A few days ago, Intel officially launched its first dual core processors amid a flurry of press, both positive and negative. The new processors are essentially two Prescott cores grafted together on a single die, and have been heavily criticized by some for not offering any immediate, tangible performance increase.
Itís certainly true. In a single-threaded application, which most of todayís are, a dual core processor offers no benefit over a single core. Even with two or more applications running, they have to be much more taxing than web-surfing, e-mailing and DVD-watching for a dual core processor to show any real improvement. This has more than a few in the enthusiast community up in arms. They claim that this is just another attempt by the corporate Goliath to pawn off its over-heated and under-achieving Prescott, and that with no immediate and tangible benefit, Intelís misguided attempts to steer the market will be met with consumer rejection.
We respectfully disagree. A processorís benchmark performance and its success in the market are not as closely related as you might think. Dual core is going to gain wide acceptance, and gain it fast, for one very simple reason Ė price. Intel has been very upfront about its plans to price its dual core parts the same as single core parts. For the average consumer, this stands to look very compelling, even if the price parity isnít exact. If the average consumer has to choose between two 3.2 GHz cores versus just one 3.6 GHz core for the same price, heíll snatch up the dual core faster than you can say Craig Barrett.
In fact, Intel frequently uses its market dominance to force the acceptance of new technologies, sometimes even before those technologies are viewed as ready to evolve into the market naturally. There are always a few naysayers when the push begins, claiming that the technology isnít ready, but not surprisingly, you donít seem to hear much from them a year or two down the road when the technology is in every machine sold. Sure, in the past, some of Intelís attempts to impose technologies have failed Ė RDRAM comes to mind. But the one glaring difference is that in virtually all of these failed cases, the technology Intel has pushed has been significantly more expensive. When Intel exercises its considerable corporate girth to price a new technology on par with the status quo, the attempt rarely fails.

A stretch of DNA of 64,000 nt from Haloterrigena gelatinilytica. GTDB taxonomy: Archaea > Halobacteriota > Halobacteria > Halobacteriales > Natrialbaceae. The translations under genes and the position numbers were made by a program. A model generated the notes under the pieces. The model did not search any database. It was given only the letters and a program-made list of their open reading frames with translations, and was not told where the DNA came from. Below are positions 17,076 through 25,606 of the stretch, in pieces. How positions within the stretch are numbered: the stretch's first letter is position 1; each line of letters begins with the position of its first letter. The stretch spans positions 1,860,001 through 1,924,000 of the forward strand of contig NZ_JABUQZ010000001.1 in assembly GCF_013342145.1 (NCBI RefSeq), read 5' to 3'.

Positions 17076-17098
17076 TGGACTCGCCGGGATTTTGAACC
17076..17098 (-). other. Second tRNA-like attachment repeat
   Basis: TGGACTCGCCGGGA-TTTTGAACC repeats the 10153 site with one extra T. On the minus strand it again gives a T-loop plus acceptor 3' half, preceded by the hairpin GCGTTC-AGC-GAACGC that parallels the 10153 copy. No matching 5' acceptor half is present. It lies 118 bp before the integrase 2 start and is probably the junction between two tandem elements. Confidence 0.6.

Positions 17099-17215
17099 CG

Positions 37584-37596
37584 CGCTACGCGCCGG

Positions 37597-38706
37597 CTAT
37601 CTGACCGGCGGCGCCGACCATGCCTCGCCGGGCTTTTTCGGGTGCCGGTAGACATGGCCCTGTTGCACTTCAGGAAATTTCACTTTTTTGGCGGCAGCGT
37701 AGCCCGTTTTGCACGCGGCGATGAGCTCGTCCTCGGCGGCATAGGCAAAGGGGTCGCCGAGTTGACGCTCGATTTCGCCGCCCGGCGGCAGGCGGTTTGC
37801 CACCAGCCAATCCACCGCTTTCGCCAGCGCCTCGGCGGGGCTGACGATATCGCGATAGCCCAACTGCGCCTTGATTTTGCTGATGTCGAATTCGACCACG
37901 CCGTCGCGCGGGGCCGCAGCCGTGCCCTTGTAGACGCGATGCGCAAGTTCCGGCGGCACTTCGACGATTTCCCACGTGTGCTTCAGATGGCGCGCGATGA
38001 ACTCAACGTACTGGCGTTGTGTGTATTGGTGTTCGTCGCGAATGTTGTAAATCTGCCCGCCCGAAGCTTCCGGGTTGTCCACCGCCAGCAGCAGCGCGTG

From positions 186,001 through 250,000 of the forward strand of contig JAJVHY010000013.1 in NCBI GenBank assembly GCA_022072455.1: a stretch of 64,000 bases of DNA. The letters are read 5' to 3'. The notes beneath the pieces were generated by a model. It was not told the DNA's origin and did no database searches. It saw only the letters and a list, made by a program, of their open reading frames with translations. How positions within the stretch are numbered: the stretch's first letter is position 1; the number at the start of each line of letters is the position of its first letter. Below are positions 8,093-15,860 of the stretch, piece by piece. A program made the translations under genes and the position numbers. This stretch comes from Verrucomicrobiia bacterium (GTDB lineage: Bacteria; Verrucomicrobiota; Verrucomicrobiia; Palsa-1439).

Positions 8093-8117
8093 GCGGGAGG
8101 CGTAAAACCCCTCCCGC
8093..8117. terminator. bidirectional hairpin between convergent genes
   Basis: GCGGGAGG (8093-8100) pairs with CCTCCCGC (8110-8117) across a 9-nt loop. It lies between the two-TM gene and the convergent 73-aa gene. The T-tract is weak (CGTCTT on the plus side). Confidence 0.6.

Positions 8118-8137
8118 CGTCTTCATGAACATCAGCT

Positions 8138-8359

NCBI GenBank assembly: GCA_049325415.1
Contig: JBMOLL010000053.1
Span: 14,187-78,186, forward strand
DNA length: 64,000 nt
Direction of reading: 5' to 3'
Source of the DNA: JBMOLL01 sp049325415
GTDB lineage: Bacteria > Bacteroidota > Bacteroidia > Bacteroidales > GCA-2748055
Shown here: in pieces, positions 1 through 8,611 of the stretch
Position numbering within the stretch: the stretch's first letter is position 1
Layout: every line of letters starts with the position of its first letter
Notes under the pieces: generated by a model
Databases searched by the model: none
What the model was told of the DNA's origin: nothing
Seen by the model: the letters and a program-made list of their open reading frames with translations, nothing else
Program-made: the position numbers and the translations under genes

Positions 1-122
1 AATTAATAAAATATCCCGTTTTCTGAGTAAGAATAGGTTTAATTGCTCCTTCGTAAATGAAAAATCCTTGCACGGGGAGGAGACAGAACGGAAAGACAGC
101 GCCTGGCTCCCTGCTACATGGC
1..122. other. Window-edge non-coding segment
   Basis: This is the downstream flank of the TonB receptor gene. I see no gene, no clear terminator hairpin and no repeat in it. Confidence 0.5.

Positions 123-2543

And so the dual core journey begins. To the ridicule and lampooning of nerds everywhere, Intel will sell dual core processors that arenít any faster in single-threaded applications (and initially will take a monetary hit, earning substantially less profit on each one), all for the sake of turning the market down the dual core road. But in two years, you wonít hear them laughing anymore. Especially when they find that Intel remains comfortably in the position from which it has achieved such great success in the past Ė the driverís seat.